Investigating the effect of seasonal plant growth and development in three-dimensional atmospheric simulations. Part I: Simulation of surface fluxes over the growing season

E. A. Tsvetsinskaya, L. O. Mearns, William E. Easterling

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Abstract

The authors examine the effect of seasonal crop development and growth on the warm-season mesoscale heat, moisture, and momentum fluxes over the central Great Plains region of North America. The effect of crop growth and development on the atmospheric boundary layer is addressed in a follow-up paper (Part II). Energy, moisture, and momentum fluxes are studied over a maize agroecosystem at the scale of a 90-km atmospheric grid cell. Daily plant development and growth functions incorporated into the surface flux calculations are based on a physiological crop growth model CERES-Maize version 3.0. CERES-Maize simulates daily plant growth and development as a function of both environmental conditions (temperature, precipitation, solar radiation, and soil moisture) and plant-specific genetic parameters. Plant growth and development functions from CERES were incorporated into the Biosphere-Atmosphere Transfer Scheme (BATS), and selected crop parameters [i.e., Leaf Area Index (LAI) and crop height] were validated against field data. The sensitivity of sensible (H) and latent (LE) heat fluxes, and momentum flux (τ) to interactively simulated LAI and canopy height was quantified. During the extremely dry season of 1988, 20%-35% changes in sensible heat and 30%-45% changes in latent heat occurred in response to LAI changes from 5 to 1 (the values simulated in the control and interactive experiments, respectively). These changes are statistically significant (at the 0.05 level) for all the locations and years under consideration. Relative contributions of evaporation and transpiration to the latent heat flux were also strongly affected by these LAI changes. This effect had a distinct diurnal pattern, with the strongest signal seen in midafternoon hours, and was more pronounced during the dry years (e.g., 1988 and 1989) compared to the favorably moist years (e.g., 1991, 1993).

Original languageEnglish (US)
Pages (from-to)692-709
Number of pages18
JournalJournal of Climate
Volume14
Issue number5
DOIs
StatePublished - Mar 1 2001

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surface flux
growth and development
growing season
leaf area index
crop
momentum
maize
simulation
latent heat flux
moisture
agricultural ecosystem
transpiration
biosphere
dry season
solar radiation
evaporation
boundary layer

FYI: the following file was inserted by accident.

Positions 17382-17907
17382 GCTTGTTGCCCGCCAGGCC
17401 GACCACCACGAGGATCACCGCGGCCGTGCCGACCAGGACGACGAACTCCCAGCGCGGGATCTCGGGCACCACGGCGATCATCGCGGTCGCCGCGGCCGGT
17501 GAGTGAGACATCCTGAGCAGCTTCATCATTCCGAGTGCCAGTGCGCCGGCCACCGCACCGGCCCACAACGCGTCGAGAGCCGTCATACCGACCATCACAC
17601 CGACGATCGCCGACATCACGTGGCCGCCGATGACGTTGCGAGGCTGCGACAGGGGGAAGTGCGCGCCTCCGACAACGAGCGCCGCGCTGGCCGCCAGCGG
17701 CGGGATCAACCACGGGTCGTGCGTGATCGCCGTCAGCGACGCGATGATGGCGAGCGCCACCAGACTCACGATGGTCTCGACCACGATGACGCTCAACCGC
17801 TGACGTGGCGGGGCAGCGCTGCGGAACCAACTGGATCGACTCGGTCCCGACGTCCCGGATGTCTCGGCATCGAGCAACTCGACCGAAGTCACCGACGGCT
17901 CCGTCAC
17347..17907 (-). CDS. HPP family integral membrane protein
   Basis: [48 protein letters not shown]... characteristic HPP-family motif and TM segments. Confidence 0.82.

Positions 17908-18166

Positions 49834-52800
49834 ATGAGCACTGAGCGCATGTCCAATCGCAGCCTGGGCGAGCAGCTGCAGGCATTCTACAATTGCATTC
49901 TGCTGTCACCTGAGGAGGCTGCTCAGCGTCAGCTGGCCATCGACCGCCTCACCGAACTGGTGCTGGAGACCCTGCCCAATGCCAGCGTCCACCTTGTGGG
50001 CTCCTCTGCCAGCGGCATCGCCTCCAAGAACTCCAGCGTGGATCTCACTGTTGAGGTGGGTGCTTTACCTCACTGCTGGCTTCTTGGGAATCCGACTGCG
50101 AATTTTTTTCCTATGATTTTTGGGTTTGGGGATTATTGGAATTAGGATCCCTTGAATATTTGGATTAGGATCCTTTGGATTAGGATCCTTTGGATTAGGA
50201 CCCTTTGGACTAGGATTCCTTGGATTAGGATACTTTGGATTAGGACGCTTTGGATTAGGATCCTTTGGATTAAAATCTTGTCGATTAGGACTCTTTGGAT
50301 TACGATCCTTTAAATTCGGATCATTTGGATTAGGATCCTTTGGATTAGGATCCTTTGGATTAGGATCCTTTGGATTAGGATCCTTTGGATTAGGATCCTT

soil moisture
environmental conditions
effect

All Science Journal Classification (ASJC) codes

  • Atmospheric Science

Cite this

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title = "Investigating the effect of seasonal plant growth and development in three-dimensional atmospheric simulations. Part I: Simulation of surface fluxes over the growing season",
abstract = "The authors examine the effect of seasonal crop development and growth on the warm-season mesoscale heat, moisture, and momentum fluxes over the central Great Plains region of North America. The effect of crop growth and development on the atmospheric boundary layer is addressed in a follow-up paper (Part II). Energy, moisture, and momentum fluxes are studied over a maize agroecosystem at the scale of a 90-km atmospheric grid cell. Daily plant development and growth functions incorporated into the surface flux calculations are based on a physiological crop growth model CERES-Maize version 3.0. CERES-Maize simulates daily plant growth and development as a function of both environmental conditions (temperature, precipitation, solar radiation, and soil moisture) and plant-specific genetic parameters. Plant growth and development functions from CERES were incorporated into the Biosphere-Atmosphere Transfer Scheme (BATS), and selected crop parameters [i.e., Leaf Area Index (LAI) and crop height] were validated against field data. The sensitivity of sensible (H) and latent (LE) heat fluxes, and momentum flux (τ) to interactively simulated LAI and canopy height was quantified. During the extremely dry season of 1988, 20{\%}-35{\%} changes in sensible heat and 30{\%}-45{\%} changes in latent heat occurred in response to LAI changes from 5 to 1 (the values simulated in the control and interactive experiments, respectively). These changes are statistically significant (at the 0.05 level) for all the locations and years under consideration. Relative contributions of evaporation and transpiration to the latent heat flux were also strongly affected by these LAI changes. This effect had a distinct diurnal pattern, with the strongest signal seen in midafternoon hours, and was more pronounced during the dry years (e.g., 1988 and 1989) compared to the favorably moist years (e.g., 1991, 1993).",
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